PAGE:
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Brown's energy-saving trials to go ahead in 40,000 homes

The power of Gordon Brown's energy-saving experiment involving 40,000 households cannot be underestimated as it means some homes will start getting accurate meter readings.
Brown

Contracts have been signed with energy firms EDF Energy, E.ON UK, Scottish and Southern Energy (SSE) and Scottish Power to conduct trials on 40,000 households with the help of £10m funding from the Government matched by a similar amount from the firms.

The experiment will mean 15,000 households receiving smart meters, which are designed to tell customers their energy use through linked display units or in other methods, such as through the internet. These smart meters allow energy suppliers to communicate directly with customers, removing the need for meter-readings and ensuring accurate bills with no estimates.

A further 8,000 households will receive clip on real time display units for their existing meters. Clip on real time display units can tell people how much energy they are using and how much it is costing when individual appliances are turned on. The other households will be testing new ways of receiving information to help them cut their energy use.

Business and Enterprise Secretary John Hutton said the trials are aimed at cutting household bills and responding to climate change.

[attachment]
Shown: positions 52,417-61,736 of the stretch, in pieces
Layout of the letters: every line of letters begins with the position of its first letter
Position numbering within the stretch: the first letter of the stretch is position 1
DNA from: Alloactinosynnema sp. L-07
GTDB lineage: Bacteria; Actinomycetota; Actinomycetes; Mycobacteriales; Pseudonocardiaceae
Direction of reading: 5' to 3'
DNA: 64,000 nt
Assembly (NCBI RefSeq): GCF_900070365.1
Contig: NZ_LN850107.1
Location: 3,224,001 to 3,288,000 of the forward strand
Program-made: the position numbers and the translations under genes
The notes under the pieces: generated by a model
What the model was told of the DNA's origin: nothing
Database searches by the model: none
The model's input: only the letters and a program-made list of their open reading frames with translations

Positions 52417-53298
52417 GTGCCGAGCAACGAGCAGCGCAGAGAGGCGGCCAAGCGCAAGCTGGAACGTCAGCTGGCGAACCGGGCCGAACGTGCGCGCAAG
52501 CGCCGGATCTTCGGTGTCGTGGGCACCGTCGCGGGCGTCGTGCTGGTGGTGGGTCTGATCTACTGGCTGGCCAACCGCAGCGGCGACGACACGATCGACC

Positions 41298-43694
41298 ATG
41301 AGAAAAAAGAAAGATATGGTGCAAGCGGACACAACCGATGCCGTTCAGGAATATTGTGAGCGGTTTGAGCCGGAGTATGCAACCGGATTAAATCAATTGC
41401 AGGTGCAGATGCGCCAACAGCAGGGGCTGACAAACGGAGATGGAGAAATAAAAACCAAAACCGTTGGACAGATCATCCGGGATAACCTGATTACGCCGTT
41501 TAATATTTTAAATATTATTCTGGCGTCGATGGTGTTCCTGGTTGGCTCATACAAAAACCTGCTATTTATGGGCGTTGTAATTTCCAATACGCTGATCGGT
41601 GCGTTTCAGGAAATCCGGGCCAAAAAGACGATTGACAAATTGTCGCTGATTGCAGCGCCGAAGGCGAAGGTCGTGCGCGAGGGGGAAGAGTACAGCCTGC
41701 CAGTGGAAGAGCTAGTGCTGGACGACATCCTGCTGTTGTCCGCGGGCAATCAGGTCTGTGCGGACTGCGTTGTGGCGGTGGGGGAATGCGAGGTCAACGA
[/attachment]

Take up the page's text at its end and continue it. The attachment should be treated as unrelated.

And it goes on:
'Changing consumer habits is vital if we are to cut our energy use and reduce the impact of climate change', said John Hutton.

'Smart meters provide the cutting edge technology to enable this to happen. The results of the trials will provide invaluable evidence to support the future rollout of displays and smart meters; helping to cut consumer bills and cut our carbon emissions', he added.

The trials will look at increasing the frequency of billing as well as the impact of more accurate bills. The households will be able to access information about their consumption and energy costs through visual display units that can be displayed round the house, over the internet and even through digital TV.

Ofgem Chief Executive, Alistair Buchanan, said 'Ofgem's initial work suggests that smart meters are the future, the end of the meter reader, the ability to meter homemade electricity sales back onto the grid and vastly improved consumption data available within your home. These trials, which will be administered by Ofgem over the next two years, will provide us with firm evidence and hard facts about the benefits smart meters can bring.'

Smart meters are expected to be rolled out to most households within the next ten years, and all but the smallest businesses in the next five years. In the meantime, Government has proposed that real time display units be provided with any new meters fitted from 2008, and to all households that request them between 2008-2010.

It is estimated that these measures will deliver savings of 300,000 tones of carbon per year by 2020.

'The present system isn't user-friendly as the unit system does not easily equate to pounds and pence. However there will be a need to provide equivalent metering for gas and water consumption in the same understandable units to really make a difference', said Blane Judd, chief executive of the Institute of Plumbing and Heating Engineering.
16 July 2007

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